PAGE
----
One of the things that I really liked about the movie was Olivia Wilde’s character. Instead of just being the love interest or second fiddle to Carell and Buscemi, she is really taken seriously as a three-dimensional female lead. Was it always your intention to make sure she stood really well on her own?
GOLDSTEIN: We just wanted to have a pretty girl, we didn’t care what she did. [Laughs]
Well it’s rare nowadays. A lot of the time you see that kind of character just being thrown in and not fleshed out.
GOLDSTEIN: You’re not gonna get the best of those actors if it is just that reality and so we wanted her to stand up to [Burt], and she does. We wanted her to hold her own. We also wanted her to have her own dream. Just the idea of being a magician’s assistant isn’t necessarily the most satisfying thing, so we wondered why she was still in this world, putting up with guys like Burt. It’s ‘cause she has her own dream of being a magician.
DALEY: And you don’t see a lot of successful female magicians, so if anything we hope that this will inspire girls who are into magic to pursue it. And when I say girls I mean actual girls, I’m not talking generally about women!
One of the things I really love about your films is that you take a joke that seems fairly straight forward and benign and then you go five steps further to some place that is deliciously dark and just kind of strange. Is that kind of consciously a part of what you’re doing while you’re writing?
GOLDSTEIN: That’s what we try to do in everything we write. There’s so much laziness in comedy, where it’s like, “Eh, people laughed at this before, let’s give it to them again.” What we try to do is take the audience down a path that feels familiar and then surprise them in some way.
DALEY: Almost every joke has been done at this point so we have to find a variation on it, something that you haven’t seen before. It’s not like we’re trying to reinvent the wheel with these jokes, but just figure out a way to make it a little different.
GOLDSTEIN: And if you think about all of our influences… that’s kind of what was great about Monty Python and Woody Allen and Albert Brooks… I mean that’s what they do. They foil your expectations.
GOLDSTEIN: Not on that particular point.
DALEY: There are always gonna be studio notes, but what’s great is that we have a good relationship with New Line. We’ve been working with them since our first script that we sold…The Forty Thousand Dollar Man… so it’s a luxury to be able to have them trust us to a certain degree.
GOLDSTEIN: To that point, actually, we had Alan Arkin dying in the hospital scene when he does that thing where he goes under the bed…
DALEY: …He goes under the bed and that’s the last we ever see of him and presumably he dies.
GOLDSTEIN: Wherein he dies shortly after. And the studio felt, probably rightly, that the audience was gonna have too much of a connection to him, so we kept him alive.
DALEY: There were a couple other things. I don’t know if they were studio notes or actor notes, but there were darker versions of the disappearing puppy.
GOLDSTEIN: [Laughs] Yeah. One of my favorite bits from the movie is when the kid goes, “Daddy, he crushed my puppy!” and James Gandolfini’s like [Gives an “it’s fine” head nod and waves]
Obviously, I have to ask about Horrible Bosses 2. I loved Horrible Bosses. Do you guys know when that might start filming? Is there a script ready?
DALEY: We wrote a couple drafts of it. We don’t know what’s gonna happen with it.
GOLDSTEIN: I think they’re in the deal-making phase and so it’s a little tricky to know right now. They don’t want to blow the budget, so… We don’t know. I think they’ve hired [director] Seth Gordon back and they’re talking to the guys now. It’s tough to say what the future is with that one.
Can you tease anything about the plot at all?
GOLDSTEIN: We probably don’t want to put things out there that turn out to not be true.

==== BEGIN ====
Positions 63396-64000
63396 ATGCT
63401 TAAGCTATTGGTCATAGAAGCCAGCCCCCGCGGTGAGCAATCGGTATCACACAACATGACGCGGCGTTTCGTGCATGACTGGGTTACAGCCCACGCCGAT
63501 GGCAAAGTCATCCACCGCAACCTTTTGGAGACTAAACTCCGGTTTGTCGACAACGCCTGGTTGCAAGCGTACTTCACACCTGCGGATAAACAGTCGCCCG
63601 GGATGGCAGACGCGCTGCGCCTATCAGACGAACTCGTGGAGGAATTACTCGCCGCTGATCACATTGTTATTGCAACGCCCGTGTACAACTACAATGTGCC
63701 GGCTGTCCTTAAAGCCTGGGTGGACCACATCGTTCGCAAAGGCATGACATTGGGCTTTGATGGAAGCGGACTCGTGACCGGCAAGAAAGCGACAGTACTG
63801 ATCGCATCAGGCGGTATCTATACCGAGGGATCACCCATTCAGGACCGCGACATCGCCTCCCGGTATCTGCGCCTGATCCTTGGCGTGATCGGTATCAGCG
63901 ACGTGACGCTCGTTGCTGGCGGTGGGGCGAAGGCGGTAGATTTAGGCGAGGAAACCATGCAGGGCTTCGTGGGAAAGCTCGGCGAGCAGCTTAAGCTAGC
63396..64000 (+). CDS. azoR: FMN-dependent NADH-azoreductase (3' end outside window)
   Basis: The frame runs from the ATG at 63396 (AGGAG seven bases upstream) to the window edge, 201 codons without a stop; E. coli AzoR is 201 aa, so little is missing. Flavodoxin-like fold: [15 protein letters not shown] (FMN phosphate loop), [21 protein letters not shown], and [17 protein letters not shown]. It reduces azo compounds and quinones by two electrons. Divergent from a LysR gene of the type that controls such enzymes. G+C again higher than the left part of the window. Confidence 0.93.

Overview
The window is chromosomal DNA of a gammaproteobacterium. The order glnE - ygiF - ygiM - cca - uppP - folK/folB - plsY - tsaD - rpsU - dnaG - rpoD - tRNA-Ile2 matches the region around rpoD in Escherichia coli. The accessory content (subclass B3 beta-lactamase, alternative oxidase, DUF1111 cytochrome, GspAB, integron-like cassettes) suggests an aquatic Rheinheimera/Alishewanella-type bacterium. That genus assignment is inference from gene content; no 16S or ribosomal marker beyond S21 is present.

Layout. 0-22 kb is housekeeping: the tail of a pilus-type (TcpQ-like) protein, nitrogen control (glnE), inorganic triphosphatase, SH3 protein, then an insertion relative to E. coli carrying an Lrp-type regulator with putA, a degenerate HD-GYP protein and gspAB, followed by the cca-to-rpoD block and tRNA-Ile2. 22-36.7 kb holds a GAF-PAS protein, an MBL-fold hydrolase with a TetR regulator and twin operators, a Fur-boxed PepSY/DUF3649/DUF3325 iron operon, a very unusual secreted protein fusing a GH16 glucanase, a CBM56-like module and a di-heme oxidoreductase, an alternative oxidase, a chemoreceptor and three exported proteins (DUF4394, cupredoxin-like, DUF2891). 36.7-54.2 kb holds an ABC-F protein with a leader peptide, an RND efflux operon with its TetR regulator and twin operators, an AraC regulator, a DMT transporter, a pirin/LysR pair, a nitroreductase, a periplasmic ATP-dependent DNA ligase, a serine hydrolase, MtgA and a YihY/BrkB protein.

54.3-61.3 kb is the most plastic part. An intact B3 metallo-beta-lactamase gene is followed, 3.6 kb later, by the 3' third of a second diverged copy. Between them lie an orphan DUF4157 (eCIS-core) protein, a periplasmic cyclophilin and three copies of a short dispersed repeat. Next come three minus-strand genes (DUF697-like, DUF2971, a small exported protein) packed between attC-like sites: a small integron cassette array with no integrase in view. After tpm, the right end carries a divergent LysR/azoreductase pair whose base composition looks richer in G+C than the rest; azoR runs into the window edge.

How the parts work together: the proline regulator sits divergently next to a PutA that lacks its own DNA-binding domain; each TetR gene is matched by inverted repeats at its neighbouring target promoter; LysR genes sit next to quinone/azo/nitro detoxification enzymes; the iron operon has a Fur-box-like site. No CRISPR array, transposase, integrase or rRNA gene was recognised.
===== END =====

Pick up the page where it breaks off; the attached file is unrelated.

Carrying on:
Well I am very much looking forward to your Vacation movie. Do you know when that will be getting started?
DALEY: Yeah we shooting in June in Atlanta and in New Mexico.
GOLDSTEIN: Rusty Griswold is grown-up, and that’s Ed Helms. We’re casting the other parts now and it’s pretty exciting. I mean we’ve been directing shorts together, but this is our first feature. When we wrote the script we didn’t know we’d be directing it and then New Line said, “Do you wanna pitch yourselves to direct it?” And we were like “You bet!”
DALEY: And then we looked at the script and it was like, “who wrote this piece of shit?”
GOLDSTEIN: We immediately turned into directors.
Do you have any plans to bring back any of the other original cast members or anything?
DALEY: We do, we do.
I am a huge fan of Cloudy With a Chance of Meatballs and that first trailer for the sequel was spot-on, it was fantastic.
DALEY: We were huge fans of that movie as well, which is part of the reason why we took on the project.
GOLDSTEIN: It’s such an unusual movie, that first one. It’s really weird and edgy and kind of surreal and beautiful.
DALEY: And really dark at times, but only to adults. Kids wouldn’t necessarily get the darkness in it. We loved that about it. Working in animation really gives us the freedom to try any joke that we pitch.
GOLDSTEIN: That’s really liberating and fun. I think tomorrow we’re doing a day to punch some stuff up.
And that’s what I was going to ask about, kind of the scripting process for animation like that…
DALEY: Yeah, very different.
DALEY: Somewhat. If something isn’t working though they’re gonna have to go back and figure out a way to tweak it.
GOLDSTEIN: They’re storyboarding throughout. So they’ll break it into sequences and then we’ll be rewriting sequences, but they’re already boarding that.
DALEY: They had boarded it before we even started working on the movie, so we saw screenings every couple months with boarded sequences and a couple crudely animated sequences.
GOLDSTEIN: It’s funny ‘cause you know it’s gonna look good, but it looks like crap when you see it in that form.
DALEY: You really have to use your imagination. But they did a screening for kids where it’s still very crudely animated and the kids still seemed to enjoy it, so that’s a testament to either their imaginations or the script.
GOLDSTEIN: And it’s got this great cast with Will Forte and Kristin Schaal.
Well MacGruber is incredible.
DALEY: Same with us! I mean we love that movie and it is devastating that it didn’t get the audience that it deserved.
Can you tease anything about Secret Histories? If I am not mistaken you guys did some script work on that as well.
DALEY: I think they’re going out to cast now with that.
GOLDSTEIN: That’s what they said. It’s what our agent keeps calling “world creation”… it’s creating this world about a nerdy guy who discovers a reason he’s such a nerd is that he’s part elf, and then just putting him in this secret order where it turns out he has potential to be a hero. So it’s a wish-fulfillment kind of thing.
The Incredible Burt Wonderstone opens on Friday, March 15th.